Enter George Bowering. Canada’s first Poet Laureate, a double winner of the Governor General’s Award (once for poetry and once for fiction), he is advertised as a quintessentially Canadian writer. This means, in part, that he lives in dynamic tensiontorn this way and that by conflicting perspectives, and seeking to negotiate stability between a multitude of dualisms.
His remarks on the foolishness of American pride are sharp and devastating, but balanced by his frank acknowledgement of his childhood ambition to become an American. He eschews naturalism in writing just before painting a becoming portrait of life in the Okanagan. He celebrates postmodernism both in literature and literary criticism, and betrays a concern with the author, the text and the context of writing that smells sweetly of traditionalism. He is attached to local circumstances, landscapes and people going about their neighbourhood business, while ruminating on the Canadian identity and cheerfully acknowledging that it is a “work in progress” and, we suspect, is a work that will and should never be finished.
Bowering offers trenchant insights into some of the major poets of our time. Some are his own, and some are borrowed. We should be grateful to be reminded of George Woodcock’s description of Margaret Atwood as the complete literary anglerhence the title “Left Hook.”
Bowering’s essays on familiar word artists like Milton Acorn and Al Purdy are astonishingly fresh. His thoughts on bpNichol, the postmodern prankster, are reverently irreverent.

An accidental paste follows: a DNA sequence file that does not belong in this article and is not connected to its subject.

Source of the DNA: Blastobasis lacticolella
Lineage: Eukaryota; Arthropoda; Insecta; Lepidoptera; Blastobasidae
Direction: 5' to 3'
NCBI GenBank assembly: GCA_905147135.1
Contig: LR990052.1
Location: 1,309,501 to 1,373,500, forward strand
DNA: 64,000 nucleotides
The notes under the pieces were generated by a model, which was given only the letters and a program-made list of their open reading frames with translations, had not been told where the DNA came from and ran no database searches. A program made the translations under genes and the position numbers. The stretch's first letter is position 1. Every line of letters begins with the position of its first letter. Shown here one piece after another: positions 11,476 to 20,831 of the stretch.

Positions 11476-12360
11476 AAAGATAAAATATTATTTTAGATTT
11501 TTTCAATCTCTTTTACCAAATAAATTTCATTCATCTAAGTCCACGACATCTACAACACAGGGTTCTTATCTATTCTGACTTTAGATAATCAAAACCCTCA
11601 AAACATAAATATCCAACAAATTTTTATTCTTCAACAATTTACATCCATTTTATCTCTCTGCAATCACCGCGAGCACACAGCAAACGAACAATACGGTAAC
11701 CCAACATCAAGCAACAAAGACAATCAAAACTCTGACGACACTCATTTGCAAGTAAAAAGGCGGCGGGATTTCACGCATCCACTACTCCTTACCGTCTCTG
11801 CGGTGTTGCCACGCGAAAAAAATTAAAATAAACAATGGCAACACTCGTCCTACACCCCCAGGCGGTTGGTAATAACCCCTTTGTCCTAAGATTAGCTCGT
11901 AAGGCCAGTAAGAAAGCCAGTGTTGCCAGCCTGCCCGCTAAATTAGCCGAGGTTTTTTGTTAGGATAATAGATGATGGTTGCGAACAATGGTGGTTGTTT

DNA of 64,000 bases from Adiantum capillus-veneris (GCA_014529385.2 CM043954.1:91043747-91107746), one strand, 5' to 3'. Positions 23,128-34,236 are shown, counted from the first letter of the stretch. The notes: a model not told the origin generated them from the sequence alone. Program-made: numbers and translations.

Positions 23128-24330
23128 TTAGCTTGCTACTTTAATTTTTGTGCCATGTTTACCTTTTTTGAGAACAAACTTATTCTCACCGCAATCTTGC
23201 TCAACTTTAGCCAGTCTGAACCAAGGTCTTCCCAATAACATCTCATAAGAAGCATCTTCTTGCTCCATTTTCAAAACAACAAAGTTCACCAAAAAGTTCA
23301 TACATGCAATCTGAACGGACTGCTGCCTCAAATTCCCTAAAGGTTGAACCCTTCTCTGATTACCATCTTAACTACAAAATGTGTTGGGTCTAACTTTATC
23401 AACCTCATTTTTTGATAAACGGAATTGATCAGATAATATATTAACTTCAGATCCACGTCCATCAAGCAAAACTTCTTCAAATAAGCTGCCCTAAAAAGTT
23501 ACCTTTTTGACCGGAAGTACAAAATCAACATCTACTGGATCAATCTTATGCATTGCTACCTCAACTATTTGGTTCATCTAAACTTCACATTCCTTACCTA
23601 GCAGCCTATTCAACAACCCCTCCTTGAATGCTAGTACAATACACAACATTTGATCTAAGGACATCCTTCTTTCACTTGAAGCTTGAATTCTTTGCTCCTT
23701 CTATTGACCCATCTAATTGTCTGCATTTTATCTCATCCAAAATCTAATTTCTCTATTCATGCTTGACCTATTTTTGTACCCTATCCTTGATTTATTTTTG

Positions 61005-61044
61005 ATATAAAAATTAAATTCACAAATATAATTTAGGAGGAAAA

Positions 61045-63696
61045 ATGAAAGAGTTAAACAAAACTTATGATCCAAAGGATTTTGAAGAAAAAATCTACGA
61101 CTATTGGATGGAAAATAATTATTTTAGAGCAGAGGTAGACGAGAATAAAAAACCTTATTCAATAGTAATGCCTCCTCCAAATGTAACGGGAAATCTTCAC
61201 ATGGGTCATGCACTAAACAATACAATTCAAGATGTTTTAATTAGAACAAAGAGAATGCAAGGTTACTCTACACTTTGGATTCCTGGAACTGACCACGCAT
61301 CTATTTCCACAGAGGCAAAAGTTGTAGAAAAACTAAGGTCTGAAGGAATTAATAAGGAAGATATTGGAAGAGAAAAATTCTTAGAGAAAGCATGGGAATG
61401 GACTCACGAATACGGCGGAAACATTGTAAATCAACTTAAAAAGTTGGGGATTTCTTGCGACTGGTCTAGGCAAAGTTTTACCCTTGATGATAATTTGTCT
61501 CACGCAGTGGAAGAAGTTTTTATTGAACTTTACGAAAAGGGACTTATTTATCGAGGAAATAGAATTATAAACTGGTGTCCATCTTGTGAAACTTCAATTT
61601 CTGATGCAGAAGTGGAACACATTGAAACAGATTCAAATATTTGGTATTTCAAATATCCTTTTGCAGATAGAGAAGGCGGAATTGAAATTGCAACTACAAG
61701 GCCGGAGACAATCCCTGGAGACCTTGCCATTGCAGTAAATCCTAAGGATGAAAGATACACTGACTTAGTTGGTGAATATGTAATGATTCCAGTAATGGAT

There is nothing mean in Bowering’s commentaries. They are not uncritical celebrations, but they do display generosity, empathy, joy and intelligent understanding. Reading what he says about poets we know well makes us want to read them again; reading what he says about poets we know less well makes us want to go exploring.
Paeans to those we admire commonly come funerally, all starched and stiff-collared, holding in the mummified remains of a once adventurous spirit. No matter what the celebrant’s intention, the finished product too often displays the sincerity and spontaneity of a greeting card or a fortune cookie.
Bowering’s book is not like that. It speaks of everything from boyhood baseball to Ezra Pound to the Vancouver culturescape of the 1960s, and it does so in a way that makes us surprised we finished the entire book at one sitting, and sad that the ride is over.
Howard A. Doughty teaches in the Faculty of Applied Arts and Health Sciences at
The views expressed by the authors are those of the authors and do not necessarily reflect those of The College Quarterly or of Seneca College.